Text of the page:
“I was just astounded by this incredible story,” says screenwriter Wells Tower after reading a New York Times article, “The Pain Hustlers,” by journalist Evan Hughes about the dubious practices of a pharmaceutical company and the doctors they had convinced to prescribe their new drug. Producer Lawrence Grey had also read the article and discovered Towers’ interest, inspired to make a film about the opioid crisis. “It was rapidly becoming one of the preeminent issues in our culture,” he says.
“I found it mind-blowing that these people, who for the most part have no medical training, have so much influence over the medications we’re prescribed,” says Tower.
“And they have this influence because they’re bribing doctors to prescribe medications, in this case fentanyl, even to patients who don’t need it. I knew we had a story on our hands that could offer some really shocking insights into how American
“There’s an incredibly human and juicy story here,” notes journalist Evan Hughes, who worked on his book, Pain Hustlers: Crime and Punishment at an Opioid Startup prior to and simultaneously with the film’s development. (Tower occasionally accompanied him to the trial of the central characters in the real-life tale.) “When you do what I do, you’re always looking for two things in an idea. The article has to be about some issue of wider cultural resonance, in this case, pharma’s role in the opioid crisis. But the other dimension you’re looking for is a human story.”
“Wells and I are fans of one another and had been looking for something to do,” notes producer Grey. “Wells and I immediately connected and had the same way into the story, which was through Liza. What would have been a fifteen- to twenty-minute audition call turned into three hours of us working out the three acts of the movie.’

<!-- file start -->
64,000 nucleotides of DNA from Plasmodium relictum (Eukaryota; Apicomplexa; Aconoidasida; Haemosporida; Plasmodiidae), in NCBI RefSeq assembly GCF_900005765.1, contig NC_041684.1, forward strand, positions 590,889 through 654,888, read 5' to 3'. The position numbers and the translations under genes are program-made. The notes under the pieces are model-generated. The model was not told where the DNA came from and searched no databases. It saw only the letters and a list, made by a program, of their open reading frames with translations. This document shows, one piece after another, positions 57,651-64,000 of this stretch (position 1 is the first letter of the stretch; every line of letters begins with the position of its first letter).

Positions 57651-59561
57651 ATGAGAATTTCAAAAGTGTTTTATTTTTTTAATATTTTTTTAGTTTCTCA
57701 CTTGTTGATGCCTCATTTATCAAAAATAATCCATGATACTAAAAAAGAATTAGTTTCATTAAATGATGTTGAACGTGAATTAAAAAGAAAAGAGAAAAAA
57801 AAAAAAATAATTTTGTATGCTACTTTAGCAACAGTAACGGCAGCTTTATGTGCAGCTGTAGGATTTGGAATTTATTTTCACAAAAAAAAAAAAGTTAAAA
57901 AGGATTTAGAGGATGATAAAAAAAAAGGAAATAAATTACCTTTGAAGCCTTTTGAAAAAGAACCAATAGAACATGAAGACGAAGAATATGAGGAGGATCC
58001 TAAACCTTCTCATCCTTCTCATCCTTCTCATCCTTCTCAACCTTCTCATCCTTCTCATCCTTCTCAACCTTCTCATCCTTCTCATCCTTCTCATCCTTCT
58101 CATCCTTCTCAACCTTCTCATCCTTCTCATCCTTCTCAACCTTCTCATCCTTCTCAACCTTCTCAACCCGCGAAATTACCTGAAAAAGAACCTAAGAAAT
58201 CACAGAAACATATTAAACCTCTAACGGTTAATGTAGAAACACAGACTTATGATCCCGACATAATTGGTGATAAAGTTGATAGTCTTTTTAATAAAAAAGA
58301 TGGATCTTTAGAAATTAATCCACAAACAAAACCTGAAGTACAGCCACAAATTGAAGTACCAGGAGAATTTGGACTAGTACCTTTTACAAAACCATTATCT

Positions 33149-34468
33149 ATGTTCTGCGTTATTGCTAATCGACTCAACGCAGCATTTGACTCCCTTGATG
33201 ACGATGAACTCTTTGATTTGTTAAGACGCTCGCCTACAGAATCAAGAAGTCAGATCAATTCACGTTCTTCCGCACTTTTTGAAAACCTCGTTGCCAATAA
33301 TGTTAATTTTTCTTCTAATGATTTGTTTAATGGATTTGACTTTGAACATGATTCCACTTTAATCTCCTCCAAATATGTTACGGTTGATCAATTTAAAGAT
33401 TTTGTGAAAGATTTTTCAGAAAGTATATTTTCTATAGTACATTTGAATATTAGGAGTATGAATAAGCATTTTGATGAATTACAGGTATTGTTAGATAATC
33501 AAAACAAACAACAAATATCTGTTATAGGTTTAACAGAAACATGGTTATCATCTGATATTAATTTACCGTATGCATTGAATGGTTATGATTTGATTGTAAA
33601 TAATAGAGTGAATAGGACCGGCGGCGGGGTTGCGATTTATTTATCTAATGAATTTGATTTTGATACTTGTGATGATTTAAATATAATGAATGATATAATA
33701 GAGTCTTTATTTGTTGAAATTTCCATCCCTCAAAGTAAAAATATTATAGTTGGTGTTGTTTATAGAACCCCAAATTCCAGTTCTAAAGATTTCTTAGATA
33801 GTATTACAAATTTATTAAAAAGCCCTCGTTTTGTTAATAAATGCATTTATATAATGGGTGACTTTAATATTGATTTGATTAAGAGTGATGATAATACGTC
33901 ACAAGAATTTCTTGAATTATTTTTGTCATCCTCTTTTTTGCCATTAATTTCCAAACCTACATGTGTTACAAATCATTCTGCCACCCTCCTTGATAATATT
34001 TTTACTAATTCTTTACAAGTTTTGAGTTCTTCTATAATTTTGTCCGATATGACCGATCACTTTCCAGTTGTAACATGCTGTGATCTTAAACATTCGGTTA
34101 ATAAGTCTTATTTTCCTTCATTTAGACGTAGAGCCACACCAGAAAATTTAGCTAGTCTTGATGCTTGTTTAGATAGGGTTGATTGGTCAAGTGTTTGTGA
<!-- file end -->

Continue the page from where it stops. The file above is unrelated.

“But this is also an industry where people who are often at the bottom of the economy can come in and make hundreds of thousands, if not millions, of dollars,” adds Tower. “We knew there was an incredible American dream story to be told here, too.”
After years of immersion in the wizarding world of Harry Potter, BAFTA-winning director David Yates was looking to tell a more grounded story in the real world, one that didn’t need any green screens or wands.
Over the course of the next several years, Tower and the team developed Pain Hustlers, based loosely around Hughes’ still-evolving book, combining it with Yates’ vision of a scrappy single mom fallen on hard times and various completely original characters.
“We all felt compelled to bring this story to the screen,” says Yates. “We agreed at the outset, we didn’t want to create an earnest drama,” says the director. “The note to Wells was where we can, let the script be funny as well as moving. Make it kaleidoscopic. Humor has always been a part of my storytelling as a filmmaker – it allows an audience in, and even with a subject as dark and as important as this, there is room for it .”
“This film blends a variety of different tones in a unique and special way,” says Grey. “First and foremost, it’s a story of three generations of smart women struggling to make a better life for themselves, and it’s a really funny, honest, emotional journey for them; this part of the movie is the most fictionalized. But there’s secondly the story about the pharmaceutical industry, and that’s just an outrageous, amazing, darkly comic, thrilling subculture which is impossible to invent. The true facts of that world are more debauched, outrageous, and affecting than anything a writer and a producer can come up with in a room.
“Something we were really cognizant of from the very beginning of the process is that this also should be a story about the victims,” continues Grey. “No matter how comic we would let the story become, or how much we would fictionalize it, we made sure that we are always honoring the victims. It’s the story of the characters of Camille and Sidney and Matt, who represent the millions of people and their families who’ve been affected by this tragedy.”
Despite Liza’s role in this crisis, “I hope audiences come away with some empathy and understanding for her,” says Tower. “I hope they feel some universal resonance in how someone’s careerism and desire to provide for her family leads her to a complicated place.”